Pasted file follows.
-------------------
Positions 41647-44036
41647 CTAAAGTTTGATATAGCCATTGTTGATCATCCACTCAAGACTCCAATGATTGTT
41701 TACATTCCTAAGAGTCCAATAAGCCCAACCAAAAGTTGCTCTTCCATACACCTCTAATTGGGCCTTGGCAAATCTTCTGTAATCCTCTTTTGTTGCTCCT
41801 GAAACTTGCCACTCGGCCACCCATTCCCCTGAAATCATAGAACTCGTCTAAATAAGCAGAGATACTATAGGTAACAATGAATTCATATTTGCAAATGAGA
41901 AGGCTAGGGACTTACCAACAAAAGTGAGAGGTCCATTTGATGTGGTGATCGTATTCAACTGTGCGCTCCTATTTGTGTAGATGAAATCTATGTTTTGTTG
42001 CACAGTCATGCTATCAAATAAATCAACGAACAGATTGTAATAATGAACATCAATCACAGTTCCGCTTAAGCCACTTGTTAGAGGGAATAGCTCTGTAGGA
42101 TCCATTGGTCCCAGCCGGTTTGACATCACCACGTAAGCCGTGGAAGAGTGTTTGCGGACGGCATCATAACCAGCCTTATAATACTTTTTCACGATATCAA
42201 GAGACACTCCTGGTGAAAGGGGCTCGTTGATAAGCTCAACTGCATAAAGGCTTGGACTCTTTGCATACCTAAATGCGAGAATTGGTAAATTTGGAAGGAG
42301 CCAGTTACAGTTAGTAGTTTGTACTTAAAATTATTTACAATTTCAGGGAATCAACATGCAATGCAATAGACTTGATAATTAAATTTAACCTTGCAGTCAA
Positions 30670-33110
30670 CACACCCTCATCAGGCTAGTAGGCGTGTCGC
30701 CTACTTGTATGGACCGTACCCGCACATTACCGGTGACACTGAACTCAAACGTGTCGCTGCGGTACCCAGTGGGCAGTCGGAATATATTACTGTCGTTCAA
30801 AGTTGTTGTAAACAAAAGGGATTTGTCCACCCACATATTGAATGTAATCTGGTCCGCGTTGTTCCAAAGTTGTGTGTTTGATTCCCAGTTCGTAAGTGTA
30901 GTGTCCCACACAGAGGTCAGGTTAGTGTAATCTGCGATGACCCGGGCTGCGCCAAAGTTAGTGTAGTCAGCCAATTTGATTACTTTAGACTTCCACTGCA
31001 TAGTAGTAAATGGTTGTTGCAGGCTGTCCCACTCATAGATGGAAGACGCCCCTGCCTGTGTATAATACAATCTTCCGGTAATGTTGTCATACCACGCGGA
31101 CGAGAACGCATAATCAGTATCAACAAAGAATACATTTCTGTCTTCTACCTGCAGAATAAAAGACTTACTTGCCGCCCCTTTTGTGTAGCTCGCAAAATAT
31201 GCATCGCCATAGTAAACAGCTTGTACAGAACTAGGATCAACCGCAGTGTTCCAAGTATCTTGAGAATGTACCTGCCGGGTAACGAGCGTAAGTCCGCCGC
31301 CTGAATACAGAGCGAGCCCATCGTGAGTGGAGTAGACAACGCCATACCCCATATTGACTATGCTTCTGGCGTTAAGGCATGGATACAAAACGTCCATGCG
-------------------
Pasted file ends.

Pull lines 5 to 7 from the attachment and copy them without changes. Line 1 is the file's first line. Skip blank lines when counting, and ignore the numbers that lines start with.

41901 AGGCTAGGGACTTACCAACAAAAGTGAGAGGTCCATTTGATGTGGTGATCGTATTCAACTGTGCGCTCCTATTTGTGTAGATGAAATCTATGTTTTGTTG
42001 CACAGTCATGCTATCAAATAAATCAACGAACAGATTGTAATAATGAACATCAATCACAGTTCCGCTTAAGCCACTTGTTAGAGGGAATAGCTCTGTAGGA
42101 TCCATTGGTCCCAGCCGGTTTGACATCACCACGTAAGCCGTGGAAGAGTGTTTGCGGACGGCATCATAACCAGCCTTATAATACTTTTTCACGATATCAA